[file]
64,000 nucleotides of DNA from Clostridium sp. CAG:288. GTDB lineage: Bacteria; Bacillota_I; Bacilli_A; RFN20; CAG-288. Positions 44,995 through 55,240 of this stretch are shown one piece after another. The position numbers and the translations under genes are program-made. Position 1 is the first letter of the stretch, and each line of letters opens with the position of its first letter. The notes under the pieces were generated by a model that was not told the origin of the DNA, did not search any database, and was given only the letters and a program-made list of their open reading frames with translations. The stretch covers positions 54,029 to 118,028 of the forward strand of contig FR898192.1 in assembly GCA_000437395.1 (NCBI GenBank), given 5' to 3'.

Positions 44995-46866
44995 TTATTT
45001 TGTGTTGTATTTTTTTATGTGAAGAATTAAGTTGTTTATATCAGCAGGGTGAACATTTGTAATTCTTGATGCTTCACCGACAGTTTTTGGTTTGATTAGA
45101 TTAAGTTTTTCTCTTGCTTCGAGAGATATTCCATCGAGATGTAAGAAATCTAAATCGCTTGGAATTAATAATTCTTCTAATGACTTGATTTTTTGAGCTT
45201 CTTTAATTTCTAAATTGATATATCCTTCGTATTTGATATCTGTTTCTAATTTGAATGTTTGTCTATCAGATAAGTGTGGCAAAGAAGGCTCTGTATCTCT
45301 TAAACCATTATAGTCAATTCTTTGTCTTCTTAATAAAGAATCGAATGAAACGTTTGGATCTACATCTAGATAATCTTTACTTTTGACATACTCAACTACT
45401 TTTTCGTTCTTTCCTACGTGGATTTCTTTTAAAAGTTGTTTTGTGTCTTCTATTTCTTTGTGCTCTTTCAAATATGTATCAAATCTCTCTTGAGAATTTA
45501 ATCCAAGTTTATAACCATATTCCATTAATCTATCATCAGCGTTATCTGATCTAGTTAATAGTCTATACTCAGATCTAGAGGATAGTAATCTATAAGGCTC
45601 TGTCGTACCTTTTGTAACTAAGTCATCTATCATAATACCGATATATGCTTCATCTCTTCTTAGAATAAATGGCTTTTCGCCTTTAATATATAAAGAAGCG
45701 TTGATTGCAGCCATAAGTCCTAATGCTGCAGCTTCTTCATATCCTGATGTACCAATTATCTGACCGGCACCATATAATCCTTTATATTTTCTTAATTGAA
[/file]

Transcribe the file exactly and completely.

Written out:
64,000 nucleotides of DNA from Clostridium sp. CAG:288. GTDB lineage: Bacteria; Bacillota_I; Bacilli_A; RFN20; CAG-288. Positions 44,995 through 55,240 of this stretch are shown one piece after another. The position numbers and the translations under genes are program-made. Position 1 is the first letter of the stretch, and each line of letters opens with the position of its first letter. The notes under the pieces were generated by a model that was not told the origin of the DNA, did not search any database, and was given only the letters and a program-made list of their open reading frames with translations. The stretch covers positions 54,029 to 118,028 of the forward strand of contig FR898192.1 in assembly GCA_000437395.1 (NCBI GenBank), given 5' to 3'.

Positions 44995-46866
44995 TTATTT
45001 TGTGTTGTATTTTTTTATGTGAAGAATTAAGTTGTTTATATCAGCAGGGTGAACATTTGTAATTCTTGATGCTTCACCGACAGTTTTTGGTTTGATTAGA
45101 TTAAGTTTTTCTCTTGCTTCGAGAGATATTCCATCGAGATGTAAGAAATCTAAATCGCTTGGAATTAATAATTCTTCTAATGACTTGATTTTTTGAGCTT
45201 CTTTAATTTCTAAATTGATATATCCTTCGTATTTGATATCTGTTTCTAATTTGAATGTTTGTCTATCAGATAAGTGTGGCAAAGAAGGCTCTGTATCTCT
45301 TAAACCATTATAGTCAATTCTTTGTCTTCTTAATAAAGAATCGAATGAAACGTTTGGATCTACATCTAGATAATCTTTACTTTTGACATACTCAACTACT
45401 TTTTCGTTCTTTCCTACGTGGATTTCTTTTAAAAGTTGTTTTGTGTCTTCTATTTCTTTGTGCTCTTTCAAATATGTATCAAATCTCTCTTGAGAATTTA
45501 ATCCAAGTTTATAACCATATTCCATTAATCTATCATCAGCGTTATCTGATCTAGTTAATAGTCTATACTCAGATCTAGAGGATAGTAATCTATAAGGCTC
45601 TGTCGTACCTTTTGTAACTAAGTCATCTATCATAATACCGATATATGCTTCATCTCTTCTTAGAATAAATGGCTTTTCGCCTTTAATATATAAAGAAGCG
45701 TTGATTGCAGCCATAAGTCCTAATGCTGCAGCTTCTTCATATCCTGATGTACCAATTATCTGACCGGCACCATATAATCCTTTATATTTTCTTAATTGAA